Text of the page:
Packing light may be easy for a trip to the Tropics, but if you’re heading to the end of the Earth for an Antarctica Adventure Tour, choosing what to pack or not can have major consequences. Even if you’re on an airline generous enough to allow two checked bags with no fees, there are still challenges. You’re probably going to be traveling for at least nine days in all, plus you’ll be gearing up to go outside in one of the coldest places you can visit on the planet.
Our friends at Quark Expeditions have plenty of experience with dishing out advice on this subject. During high season they’re hosting a steady stream of visitors to the White Continent and have seen all the mistakes people make. So here’s what to pack for an Antarctica tour, and—just as important—what not to pack.
What You’ll Need to Bring on Your Antarctica Cruise
Waterproof Outer Layers
This is the kind of trip Gore-Tex, Polartec, OutDry, and similar fabric technologies were made for. You stay dry inside while any sweat you build up can escape as vapor. If you’re worried about buying $100 pants you’ll never use again though, simpler waterproof rain ones will do, especially if you’re not planning physical exertion activities like kayaking or hiking.
Don’t skimp here: bring good brand name ski gloves that use the kind of membrane technology mentioned above. Thin glove liners can be helpful for times when you need to do something with your fingers that’s tough with bulky gloves on, like messing with snaps and zippers.
Head and Face Protection
The other parts of your body most exposed are your head and face and this is where much of your heat escapes. Bring a good hat or two and this is a time where a ski mask could make sense if the weather gets bad. A scarf or other neck warmer will also be useful.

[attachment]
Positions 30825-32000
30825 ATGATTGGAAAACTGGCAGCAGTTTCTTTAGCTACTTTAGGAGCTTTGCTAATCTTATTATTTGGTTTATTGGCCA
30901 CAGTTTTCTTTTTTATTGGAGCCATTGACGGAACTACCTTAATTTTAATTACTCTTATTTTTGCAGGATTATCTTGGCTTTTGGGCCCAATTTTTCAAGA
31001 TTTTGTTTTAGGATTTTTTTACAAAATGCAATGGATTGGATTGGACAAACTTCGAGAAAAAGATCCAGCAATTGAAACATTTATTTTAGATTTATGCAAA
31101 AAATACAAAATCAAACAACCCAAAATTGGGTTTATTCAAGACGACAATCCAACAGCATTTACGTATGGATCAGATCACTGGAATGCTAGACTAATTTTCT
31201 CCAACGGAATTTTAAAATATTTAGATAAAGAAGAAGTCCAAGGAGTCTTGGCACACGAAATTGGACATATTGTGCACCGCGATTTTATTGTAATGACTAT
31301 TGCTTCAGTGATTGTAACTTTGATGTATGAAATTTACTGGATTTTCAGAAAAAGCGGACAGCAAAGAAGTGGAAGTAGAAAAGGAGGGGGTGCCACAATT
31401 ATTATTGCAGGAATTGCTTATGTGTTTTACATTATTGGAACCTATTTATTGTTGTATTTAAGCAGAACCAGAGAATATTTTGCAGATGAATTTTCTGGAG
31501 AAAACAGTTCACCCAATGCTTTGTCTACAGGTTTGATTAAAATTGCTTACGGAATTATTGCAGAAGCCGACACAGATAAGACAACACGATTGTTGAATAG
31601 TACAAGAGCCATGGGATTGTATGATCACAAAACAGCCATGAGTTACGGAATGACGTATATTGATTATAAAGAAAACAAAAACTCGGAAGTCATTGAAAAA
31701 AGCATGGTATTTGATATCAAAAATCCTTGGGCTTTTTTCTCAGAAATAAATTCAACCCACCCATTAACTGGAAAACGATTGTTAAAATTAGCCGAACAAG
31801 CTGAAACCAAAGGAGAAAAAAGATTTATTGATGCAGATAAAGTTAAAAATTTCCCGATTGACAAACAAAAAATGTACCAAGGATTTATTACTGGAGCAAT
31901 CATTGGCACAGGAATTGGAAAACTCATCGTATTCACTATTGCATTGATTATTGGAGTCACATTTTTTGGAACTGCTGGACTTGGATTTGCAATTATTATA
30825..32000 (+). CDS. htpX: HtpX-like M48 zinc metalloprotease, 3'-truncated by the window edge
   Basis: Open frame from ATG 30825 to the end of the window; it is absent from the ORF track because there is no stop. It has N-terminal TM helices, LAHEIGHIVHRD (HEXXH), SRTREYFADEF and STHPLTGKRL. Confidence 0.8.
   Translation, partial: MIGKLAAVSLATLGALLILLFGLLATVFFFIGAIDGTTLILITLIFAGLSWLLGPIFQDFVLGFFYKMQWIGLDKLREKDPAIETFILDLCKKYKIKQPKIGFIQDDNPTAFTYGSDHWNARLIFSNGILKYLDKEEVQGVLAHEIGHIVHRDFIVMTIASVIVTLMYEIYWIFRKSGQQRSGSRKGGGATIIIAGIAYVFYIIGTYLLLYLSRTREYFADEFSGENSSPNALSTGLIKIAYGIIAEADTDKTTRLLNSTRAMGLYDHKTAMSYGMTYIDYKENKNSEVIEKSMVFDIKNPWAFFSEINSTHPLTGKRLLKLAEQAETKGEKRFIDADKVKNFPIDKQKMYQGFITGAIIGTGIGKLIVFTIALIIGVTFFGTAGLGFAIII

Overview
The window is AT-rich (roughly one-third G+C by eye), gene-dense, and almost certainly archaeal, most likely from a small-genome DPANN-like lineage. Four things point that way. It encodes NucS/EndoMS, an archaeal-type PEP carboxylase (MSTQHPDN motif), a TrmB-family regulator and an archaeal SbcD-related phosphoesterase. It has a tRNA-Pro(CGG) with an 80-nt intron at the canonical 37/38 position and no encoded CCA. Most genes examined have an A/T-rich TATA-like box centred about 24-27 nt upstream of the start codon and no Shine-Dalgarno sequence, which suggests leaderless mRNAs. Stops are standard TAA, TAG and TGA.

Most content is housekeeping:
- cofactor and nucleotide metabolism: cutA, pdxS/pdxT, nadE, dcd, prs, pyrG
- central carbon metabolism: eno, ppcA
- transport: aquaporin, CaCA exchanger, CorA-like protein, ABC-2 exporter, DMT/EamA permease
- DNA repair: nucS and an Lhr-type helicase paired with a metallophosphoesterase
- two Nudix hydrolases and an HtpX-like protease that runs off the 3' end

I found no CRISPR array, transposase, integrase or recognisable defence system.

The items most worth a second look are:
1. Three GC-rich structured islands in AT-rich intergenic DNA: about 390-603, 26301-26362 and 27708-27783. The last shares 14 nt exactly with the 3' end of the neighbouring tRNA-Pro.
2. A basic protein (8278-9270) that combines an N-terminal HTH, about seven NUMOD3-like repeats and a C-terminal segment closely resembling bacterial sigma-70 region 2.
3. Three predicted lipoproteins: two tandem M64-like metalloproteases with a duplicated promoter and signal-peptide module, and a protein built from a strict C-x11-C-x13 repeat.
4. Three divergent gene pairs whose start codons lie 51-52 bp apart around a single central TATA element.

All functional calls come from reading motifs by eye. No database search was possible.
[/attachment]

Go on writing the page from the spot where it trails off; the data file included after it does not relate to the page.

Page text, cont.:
Mid and Base Layers
To stay warm on the inside and have clothing that will also work in the ship, pack multiple thin (like long underwear) and mid-weight layers that are versatile. For the sake of your shipmates, you may want to bring merino wool or synthetically treated garments that will provide odor protection over multiple days of use.
All Your Camera Gear
If you’re a serious photographer, you’ll probably want to bring all your lenses to get good wildlife and landscape shots. Have a well-protected case for everything. Don’t forget extra memory cards and a way to back up photos.
Bring good polarized sunglasses that are well-engineered, not cheapies from a mall kiosk. You’ll have intense reflections off the snow, ice, and water.
The Right Socks and Shoes
Good tour companies like Quark provide waterproof boots you’ll wear on shore, so bring shoes you’ll be wearing on the ship and in transit. Pack plenty of quality pairs of socks though that will keep your feet warm. Some opt for some kind of toe warmer packets, insoles, or battery packs.
Important Cosmetics and Medicine
If you get seasick easily bring something like Dramamine and naturally you’ll need sunscreen for any exposed parts of your body. Bring all prescription medicines and things you take regularly as you’ll never be anywhere near a drugstore.
What to Leave at Home
Nearly all Antarctica outfitters supply boots, so there’s no need to bring big, heavy shoes for the shore excursions.
Most supply a big parka as well, so fill your suitcase with plenty of layers instead of a bulky coat unless you’re going elsewhere in Chile or Argentina and it’s going to be cold.
This is an adventure tour, not the Love Boat, so leave the fancy clothing and jewelry at home.
You also want to limit the amount of heavy creams and cosmetics, so give emphasis to moisturizer and sunscreen, but scale back on the others you don’t need for a polar trip.
You can probably leave the first aid kit at home beyond some Band-aids. Ships are equipped for medical emergencies and mishaps.
The travel planners at Quark say to forget the complicated apparel. “If you struggle to put it on at home, it will be five times harder to take it off while wearing gloves during your expedition landings. Avoid one piece snow suits, items with small zippers or difficult buttons. Instead bring items that are lightweight and easy to put on, or take off, as temperatures fluctuate.”
Last, get familiar with all your gadgets and gear before departure. Don’t bring a fancy DSLR camera that just came out of the box or accessories that require you to pack a manual.
All photos courtesy of Quark Expeditions. See the Antarctica Travel section of their blog for more related travel advice.